|RDF Studio Quick Start|
Need to get up and running with RDF Studio fast? We show you a quick walkthrough that will get you up and running with the basics.
After this tutorial, you should be able to:
Estimated time: 15 minutes
Firstly, if you are new to RDF Studio then welcome! You can ask questions or make comments on our tutorials - simply use the comment facility at the bottom of this page.
To start with, we will learn how to open an RDF document in RDF Studio. RDF Studio comes with a relatively simple RDF document for you to start with - written in RDF/XML. To open it, do the following:
On the left hand Model Explorer pane, you should now see plants.rdf.
1. See The Semantics In plants.rdf
1.1 The Triples Panel
It's no fun opening RDF if you can't see the semantics embedded in it. To start with though, let's take a look at the RDF triples contained in plants.rdf. To do this, click the expand arrow to the left of the plants.rdf filename in Model Explorer. The options for viewing and editing the file will then be shown, like so:
Unfamiliar with triples in RDF? We recommend you start with our Semantic Web Primer series to get you started.
Now we want to see the basic RDF triples in the data. Let's do this by expanding the Data folder and double clicking on the Triples node, like so:
When you double click the Triples node, you should now see the triples panel open showing all the triples in the plants RDF model - comprising the subject, predicate and objects. On the right hand side of the RDF Studio window you should also see the Properties panel. When you click on an RDF triple, see how it shows you the subject, predicate and object.
Note Keep an eye on the Properties panel - when you click on various things in RDF Studio, it will often show you greater detail or help on what you are looking at.
1.2 The Classes & Subclasses Panel
Now we want to dig a little deeper and see the semantics our plants.rdf file contains.
To start with, let's look at its classes and properties. To do this, we need RDF Studio to see the data using an ontology vocabulary - such as OWL, or RDFS. The plants.rdf file may have OWL in already, but RDF Studio won't start interpreting that OWL until we tell it to. So let's select an ontology vocabulary through which to interpret our plants RDF data.
Not sure what classes are? Our classes and individuals concept tutorial will get you up to speed.
First, select the plants.rdf file again in Model Explorer. On the Properties panel, you should now see various properties of the plants.pdf model.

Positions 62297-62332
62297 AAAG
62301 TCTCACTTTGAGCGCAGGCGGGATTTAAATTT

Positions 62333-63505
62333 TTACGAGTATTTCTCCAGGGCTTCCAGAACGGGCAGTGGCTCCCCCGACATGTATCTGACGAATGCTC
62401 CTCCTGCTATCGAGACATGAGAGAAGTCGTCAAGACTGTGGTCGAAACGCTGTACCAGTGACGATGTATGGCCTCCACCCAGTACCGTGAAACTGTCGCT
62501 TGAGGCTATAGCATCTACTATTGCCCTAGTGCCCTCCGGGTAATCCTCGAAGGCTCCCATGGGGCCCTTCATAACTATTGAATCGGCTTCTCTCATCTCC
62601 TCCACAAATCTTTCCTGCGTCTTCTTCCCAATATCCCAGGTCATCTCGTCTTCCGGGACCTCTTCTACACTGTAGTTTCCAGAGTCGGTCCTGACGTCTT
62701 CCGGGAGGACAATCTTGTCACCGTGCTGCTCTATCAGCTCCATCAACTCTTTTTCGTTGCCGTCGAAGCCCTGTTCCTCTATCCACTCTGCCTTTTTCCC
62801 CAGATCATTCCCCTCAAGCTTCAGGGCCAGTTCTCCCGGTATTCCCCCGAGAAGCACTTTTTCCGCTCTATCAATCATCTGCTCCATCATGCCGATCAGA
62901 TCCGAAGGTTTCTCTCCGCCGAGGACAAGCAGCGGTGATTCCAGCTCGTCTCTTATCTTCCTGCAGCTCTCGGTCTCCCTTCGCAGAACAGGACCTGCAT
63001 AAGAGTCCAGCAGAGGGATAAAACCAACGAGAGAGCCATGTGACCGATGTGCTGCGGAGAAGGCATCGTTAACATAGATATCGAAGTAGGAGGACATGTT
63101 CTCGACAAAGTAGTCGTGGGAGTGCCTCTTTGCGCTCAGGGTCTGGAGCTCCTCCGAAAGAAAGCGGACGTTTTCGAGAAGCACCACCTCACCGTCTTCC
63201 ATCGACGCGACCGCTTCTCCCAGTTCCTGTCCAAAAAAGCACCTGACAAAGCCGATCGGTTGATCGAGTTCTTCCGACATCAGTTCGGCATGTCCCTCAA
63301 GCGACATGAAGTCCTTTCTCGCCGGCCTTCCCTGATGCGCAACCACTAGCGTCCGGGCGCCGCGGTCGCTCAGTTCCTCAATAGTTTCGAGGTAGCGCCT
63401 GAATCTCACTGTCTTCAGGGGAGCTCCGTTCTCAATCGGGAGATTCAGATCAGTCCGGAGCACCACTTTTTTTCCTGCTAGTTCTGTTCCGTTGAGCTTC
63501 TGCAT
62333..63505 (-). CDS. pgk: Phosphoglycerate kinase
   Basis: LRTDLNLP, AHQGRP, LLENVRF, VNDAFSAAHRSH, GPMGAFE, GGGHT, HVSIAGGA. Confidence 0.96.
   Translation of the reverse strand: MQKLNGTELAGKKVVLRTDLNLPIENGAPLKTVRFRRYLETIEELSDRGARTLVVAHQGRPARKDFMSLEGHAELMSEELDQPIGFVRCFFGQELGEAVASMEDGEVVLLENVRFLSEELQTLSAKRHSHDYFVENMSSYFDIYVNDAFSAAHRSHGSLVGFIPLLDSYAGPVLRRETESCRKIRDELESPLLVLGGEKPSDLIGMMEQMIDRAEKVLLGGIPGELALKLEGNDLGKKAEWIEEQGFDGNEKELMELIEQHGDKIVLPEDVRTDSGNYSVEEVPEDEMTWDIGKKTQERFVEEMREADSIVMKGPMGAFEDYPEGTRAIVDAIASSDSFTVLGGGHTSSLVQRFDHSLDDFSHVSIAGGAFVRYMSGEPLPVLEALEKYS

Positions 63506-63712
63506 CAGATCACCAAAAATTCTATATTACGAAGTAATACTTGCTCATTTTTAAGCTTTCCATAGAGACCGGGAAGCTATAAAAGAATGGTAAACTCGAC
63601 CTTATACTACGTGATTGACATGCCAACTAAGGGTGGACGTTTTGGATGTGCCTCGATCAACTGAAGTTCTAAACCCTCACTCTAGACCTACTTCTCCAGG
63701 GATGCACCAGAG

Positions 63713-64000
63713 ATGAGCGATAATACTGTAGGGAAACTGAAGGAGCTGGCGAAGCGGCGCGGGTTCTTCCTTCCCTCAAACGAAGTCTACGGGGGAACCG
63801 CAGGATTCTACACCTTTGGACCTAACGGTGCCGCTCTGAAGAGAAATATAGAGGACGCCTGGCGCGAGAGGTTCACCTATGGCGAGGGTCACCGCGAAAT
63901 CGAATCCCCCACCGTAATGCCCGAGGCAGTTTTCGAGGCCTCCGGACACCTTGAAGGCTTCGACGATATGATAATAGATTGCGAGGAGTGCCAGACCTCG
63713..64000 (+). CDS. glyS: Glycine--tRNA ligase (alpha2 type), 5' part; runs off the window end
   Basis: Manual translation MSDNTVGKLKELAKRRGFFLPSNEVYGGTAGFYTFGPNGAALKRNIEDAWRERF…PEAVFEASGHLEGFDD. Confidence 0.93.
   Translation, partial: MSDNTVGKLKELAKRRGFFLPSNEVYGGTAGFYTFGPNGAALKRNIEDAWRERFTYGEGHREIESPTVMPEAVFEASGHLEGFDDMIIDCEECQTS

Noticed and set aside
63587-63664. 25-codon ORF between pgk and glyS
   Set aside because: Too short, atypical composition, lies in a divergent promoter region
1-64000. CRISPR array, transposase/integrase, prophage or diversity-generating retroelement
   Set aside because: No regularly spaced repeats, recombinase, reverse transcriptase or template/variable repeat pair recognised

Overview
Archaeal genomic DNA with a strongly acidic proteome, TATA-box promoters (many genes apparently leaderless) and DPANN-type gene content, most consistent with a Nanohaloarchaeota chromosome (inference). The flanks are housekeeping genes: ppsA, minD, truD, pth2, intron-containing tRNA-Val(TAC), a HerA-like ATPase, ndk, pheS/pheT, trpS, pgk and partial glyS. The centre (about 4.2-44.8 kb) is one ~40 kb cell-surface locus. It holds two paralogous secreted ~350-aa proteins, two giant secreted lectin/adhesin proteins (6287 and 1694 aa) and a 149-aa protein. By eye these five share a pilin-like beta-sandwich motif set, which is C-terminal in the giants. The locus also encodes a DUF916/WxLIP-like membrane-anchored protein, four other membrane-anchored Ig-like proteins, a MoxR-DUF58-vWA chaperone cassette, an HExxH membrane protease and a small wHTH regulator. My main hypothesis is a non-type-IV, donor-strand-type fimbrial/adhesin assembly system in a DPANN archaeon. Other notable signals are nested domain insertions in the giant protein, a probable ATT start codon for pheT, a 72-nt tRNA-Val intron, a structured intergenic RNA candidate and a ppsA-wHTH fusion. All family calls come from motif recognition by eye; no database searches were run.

Select the Ontology Vocabulary in the Properties panel and select OWL Full, as below:
RDF Studio will now be able to see all the OWL classes and properties in your RDF model. So, to see the classes (and individuals) in the model, go to Model Explorer once more, expand the Semantics folder and double click on Classes - this will open the classes panel, as shown below:
Notice if you click on a particular class in the class hierarchy, you will again see some details of your selected class in the Properties panel.
1.3 The Properties & Subproperties Panel
Now you have looked at the classes view, see if you can find your way around the properties & subproperties view. To open the properties view, double click on the Properties node under the Semantics folder.
Not sure what properties are? Our properties concept tutorial will get you up to speed.
You should now see a view similar to below:
The Properties view shows the properties, and subproperties hierarchy defined in the model. For plants.rdf, we have a single property defined: the plants:family property. If you select it, you will also see the predicates defined for this property in the predicates sub-panel - in this case showing that it is an instance of an OWL datatype property.
Note If you are new to RDFS & OWL, we recommend reading our RDFS & OWL primer tutorial as a way of getting started.
2. Draw A Graph Of Your Model
There may be times where visualising your RDF model as a graph gives useful insights into how the model is structured. RDF Studio allows you to quickly draw a graph of the model to see the nodes, and predicates (arrows) in the model which you can then export as an image (for use in presentations) or a GraphML document (which you can load into other programs).
Note Drawing graphs for RDF models with a large number of nodes is not recommended, as such graphs tend to be overly complex.
To draw a graph of the model, click the Node Graph icon under the Visualization folder in Model Explorer, as below:
The Node Graph view will then open:
You can use the mouse to drag the nodes around the graph area to finetune it before exporting it. You can also zoom in and out of the graph using the zoom control.
3. Open The Model In The SmartRDF Editor
We've seen the triples, classes and properties in the model, as well as viewed the model as a graph of nodes and predicate arrows. What we haven't seen yet is the RDF syntax itself the model is built from. If you're the sort of person who prefers to edit something by getting right down to the syntax, this will be the tool for you.
To open plants.rdf in the SmartRDF editor, find the RDF Editor node in Model Explorer, as below:
Just as an experiment, try editing some of the XML tags in the plants.rdf document, and see how RDF Studio intelligently suggests what terms you may mean or wish to add as you type. We will explore this feature further in later tutorials when we come to building our own ontology.
You have completed this lesson. You should now understand the following:
You should now be able to start the following tutorial: